LAS VEGAS — Nearly 40,000 people learned this week that a trip to the doctor may have made them sick.
In a type of scandal more often associated with Third World countries, a Las Vegas endoscopy clinic was found to be reusing syringes and vials of medication for nearly four years. The shoddy practices may have led to an outbreak of the potentially fatal hepatitis C virus and exposed patients to HIV, too.
The discovery has led to the biggest public health notification operation in U.S. history and brought demands for investigations. Thousands of patients are being urged to be tested for the viruses. Six acute cases of hepatitis C have been confirmed. The surgical center and five affiliated clinics have been closed.
"I find it baffling, frankly, that in this day and age anyone would think it was safe to reuse a syringe," said Michael Bell, associate director for infection control at the national Centers for Disease Control and Prevention.
Retired airplane mechanic Michael Washington, 67, was the first to report his infection. He had a routine colon exam in July at the Endoscopy Center of Southern Nevada. In September, he started to get sick. He was losing weight, his urine turned dark and his stomach hurt. By January, it was clear what had happened.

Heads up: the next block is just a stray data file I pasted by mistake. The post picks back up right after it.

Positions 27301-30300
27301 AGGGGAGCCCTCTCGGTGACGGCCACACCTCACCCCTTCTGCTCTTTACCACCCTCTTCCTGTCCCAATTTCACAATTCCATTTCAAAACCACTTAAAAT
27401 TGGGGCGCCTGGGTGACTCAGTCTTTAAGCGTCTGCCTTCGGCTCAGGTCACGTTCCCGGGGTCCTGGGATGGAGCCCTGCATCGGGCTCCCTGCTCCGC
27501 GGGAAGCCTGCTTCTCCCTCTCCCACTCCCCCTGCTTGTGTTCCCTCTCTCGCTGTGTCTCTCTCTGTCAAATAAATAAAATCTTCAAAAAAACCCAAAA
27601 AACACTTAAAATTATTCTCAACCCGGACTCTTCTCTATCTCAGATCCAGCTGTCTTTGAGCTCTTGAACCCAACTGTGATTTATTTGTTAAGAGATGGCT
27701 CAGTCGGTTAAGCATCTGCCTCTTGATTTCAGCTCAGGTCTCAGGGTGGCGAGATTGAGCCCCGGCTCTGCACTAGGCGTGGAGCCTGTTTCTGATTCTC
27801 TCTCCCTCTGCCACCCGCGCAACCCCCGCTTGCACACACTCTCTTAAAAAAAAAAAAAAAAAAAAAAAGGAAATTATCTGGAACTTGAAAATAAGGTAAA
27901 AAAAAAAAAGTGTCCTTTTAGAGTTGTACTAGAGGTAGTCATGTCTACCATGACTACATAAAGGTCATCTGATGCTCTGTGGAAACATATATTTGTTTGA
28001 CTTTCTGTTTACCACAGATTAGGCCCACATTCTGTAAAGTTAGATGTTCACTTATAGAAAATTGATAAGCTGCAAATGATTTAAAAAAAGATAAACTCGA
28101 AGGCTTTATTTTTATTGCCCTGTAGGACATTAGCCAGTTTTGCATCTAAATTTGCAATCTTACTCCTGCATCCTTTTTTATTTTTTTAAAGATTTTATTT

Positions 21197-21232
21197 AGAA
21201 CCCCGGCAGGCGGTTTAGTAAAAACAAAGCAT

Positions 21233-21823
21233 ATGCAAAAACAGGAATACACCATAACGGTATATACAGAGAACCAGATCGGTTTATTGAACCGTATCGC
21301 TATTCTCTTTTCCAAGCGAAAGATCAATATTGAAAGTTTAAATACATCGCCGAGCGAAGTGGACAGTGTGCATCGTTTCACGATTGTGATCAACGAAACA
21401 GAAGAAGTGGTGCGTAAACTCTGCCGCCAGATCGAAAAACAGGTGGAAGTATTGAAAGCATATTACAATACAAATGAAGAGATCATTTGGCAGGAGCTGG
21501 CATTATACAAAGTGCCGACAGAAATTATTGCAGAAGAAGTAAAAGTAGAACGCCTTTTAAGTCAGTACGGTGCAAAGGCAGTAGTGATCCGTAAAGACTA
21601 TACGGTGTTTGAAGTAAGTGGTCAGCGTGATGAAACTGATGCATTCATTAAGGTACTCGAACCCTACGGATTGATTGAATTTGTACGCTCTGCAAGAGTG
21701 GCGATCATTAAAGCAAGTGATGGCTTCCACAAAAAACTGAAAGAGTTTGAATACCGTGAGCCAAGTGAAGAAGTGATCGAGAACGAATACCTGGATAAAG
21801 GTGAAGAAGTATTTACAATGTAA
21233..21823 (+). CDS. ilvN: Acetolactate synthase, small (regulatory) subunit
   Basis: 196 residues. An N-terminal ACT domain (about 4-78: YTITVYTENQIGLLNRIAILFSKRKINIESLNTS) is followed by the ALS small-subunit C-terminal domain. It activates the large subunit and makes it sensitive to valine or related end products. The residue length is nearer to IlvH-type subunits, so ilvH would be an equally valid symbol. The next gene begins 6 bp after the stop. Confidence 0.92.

In letters that began arriving this week, patients who received injected anesthesia at the endoscopy center from March 2004 to mid January were urged to get tested for hepatitis B and C, and HIV. Because all three viruses are transmitted by blood, they could have been passed from one patient to the next by the unsafe practices at the clinic.
Health officials say they are most worried about the spread of hepatitis C, which targets the liver but shows no symptoms in as many as 80 percent of infections.
Health inspectors say they observed clinic staff using the same syringe twice. The practice allows contaminated blood in a used syringe to infect the next patient.